Neurobehavioral Mechanisms and Biomechanics are Inseparable

Tailfan skeleton musculature, tailflip behaviors, and MG and LG neurons are interrelated. Before plunging into the analysis of any central nervous system, the machinery that the particular nervous system operates must be considered. For example, cephalo-pod mollusks have excellent visual capabilities and manipulative skills, as do humans, but our brain in an octopus would be as helpless in controlling

Hippid

Hippid

Albuneid

Leg 2

Leg 3

Backward walking

Backward walking

Leg 4

Uropod beating

Uropod beating

Nongiant swimming

Forward walking

Nongiant swimming

Leg 2

Leg 3

Leg 2

Leg 3

Backward walking

Leg 4

Backward walking

Forward walking

Figure 4 The mosaic ancestry of sand crab digging behaviors. Limb movements of hippids (a, c) and albuneids (d). The movements and motor patterns of the second and third digging legs resemble those used by other decapods to walk backward, while those of the fourth legs resemble patterns for forward walking in other species. a, Hippid uropods cycle in the same, bilaterally synchronous pattern during swimming and digging, but during digging the three pairs of digging legs also move rhythmically. The fourth legs cycle in the same direction as the uropods, whereas the second and third pairs cycle in the opposite direction (curved arrows). b, The coordination between the cycling of left (solid box) and right (open triangle) fourth legs with respect to the uropod period changes during the course of a dig according to the frequency of uropod beating (data are onset of electromyograms bursts recorded from unrestrained animals). The fourth legs move in unison and in antiphase to the uropodsatthe beginning of a dig (time 1), and drift apart when overall frequency drops until they are cycling about one-third of a cycle out of phase with each other and the uropods (time 2). Inset: position at start of dig, above (1) and when submerged below (2) surface of sand (horizontal line). c and d, Summary diagram of the neural organization of digging in hippid (c) and albuneid (d) sand crabs. The evolutionary change in coordination between limb CPGs (central pattern generators) was greater than in the CPGs themselves (see character 12 in Figure 2). Adapted from Faulkes and Paul (1997a, 1997b, 1998); see also Paul etal. (2002).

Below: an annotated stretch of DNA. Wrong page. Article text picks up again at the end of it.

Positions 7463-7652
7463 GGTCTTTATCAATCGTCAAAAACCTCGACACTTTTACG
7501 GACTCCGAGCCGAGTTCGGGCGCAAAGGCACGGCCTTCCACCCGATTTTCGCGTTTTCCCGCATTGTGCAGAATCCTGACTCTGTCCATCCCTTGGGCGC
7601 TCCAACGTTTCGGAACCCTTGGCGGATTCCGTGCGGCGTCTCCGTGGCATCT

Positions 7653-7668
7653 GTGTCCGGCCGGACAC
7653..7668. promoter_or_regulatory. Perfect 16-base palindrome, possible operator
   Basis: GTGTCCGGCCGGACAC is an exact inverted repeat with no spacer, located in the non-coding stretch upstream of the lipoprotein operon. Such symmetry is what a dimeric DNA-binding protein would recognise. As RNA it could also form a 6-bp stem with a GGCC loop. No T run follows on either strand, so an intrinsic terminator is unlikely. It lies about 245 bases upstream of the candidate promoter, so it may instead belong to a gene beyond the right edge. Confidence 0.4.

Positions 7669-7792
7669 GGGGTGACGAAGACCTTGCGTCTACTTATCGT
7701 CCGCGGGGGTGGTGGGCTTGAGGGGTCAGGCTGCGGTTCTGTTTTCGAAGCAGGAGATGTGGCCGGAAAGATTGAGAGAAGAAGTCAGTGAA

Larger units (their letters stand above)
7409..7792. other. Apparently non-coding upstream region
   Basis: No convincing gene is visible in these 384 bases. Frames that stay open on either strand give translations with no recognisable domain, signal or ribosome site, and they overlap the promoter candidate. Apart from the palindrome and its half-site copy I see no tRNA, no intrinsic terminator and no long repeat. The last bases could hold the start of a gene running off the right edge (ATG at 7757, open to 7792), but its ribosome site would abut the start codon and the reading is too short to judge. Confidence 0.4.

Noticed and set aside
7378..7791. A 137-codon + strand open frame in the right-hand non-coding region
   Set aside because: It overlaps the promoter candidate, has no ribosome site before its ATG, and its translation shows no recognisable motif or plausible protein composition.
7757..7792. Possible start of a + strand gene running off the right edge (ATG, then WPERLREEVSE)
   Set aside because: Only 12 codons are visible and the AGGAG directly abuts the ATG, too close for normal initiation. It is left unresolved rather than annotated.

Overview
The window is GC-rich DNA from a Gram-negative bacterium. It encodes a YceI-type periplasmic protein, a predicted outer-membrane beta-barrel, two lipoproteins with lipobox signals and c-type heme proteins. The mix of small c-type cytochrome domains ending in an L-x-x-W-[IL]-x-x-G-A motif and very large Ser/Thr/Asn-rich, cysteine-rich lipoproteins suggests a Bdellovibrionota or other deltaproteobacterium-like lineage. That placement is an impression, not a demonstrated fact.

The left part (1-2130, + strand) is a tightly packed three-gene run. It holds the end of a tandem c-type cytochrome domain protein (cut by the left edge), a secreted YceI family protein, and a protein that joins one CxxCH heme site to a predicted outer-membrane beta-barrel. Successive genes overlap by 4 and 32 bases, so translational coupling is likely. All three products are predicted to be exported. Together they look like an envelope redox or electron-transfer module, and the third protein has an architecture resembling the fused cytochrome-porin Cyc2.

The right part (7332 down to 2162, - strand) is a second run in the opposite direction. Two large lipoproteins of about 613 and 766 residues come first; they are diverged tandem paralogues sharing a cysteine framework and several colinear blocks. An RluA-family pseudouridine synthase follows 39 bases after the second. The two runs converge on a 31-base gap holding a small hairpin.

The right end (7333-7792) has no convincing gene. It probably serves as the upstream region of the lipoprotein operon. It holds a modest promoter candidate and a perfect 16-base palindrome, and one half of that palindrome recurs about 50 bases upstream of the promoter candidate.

tentacle movements as octopus motor circuitry would be in controlling our hands and feet. What skeletal-muscular requirements must be met for a decapod crustacean to be able to swim with the uropods?

1.07.3.1 Hinged versus Single-Pivot Joints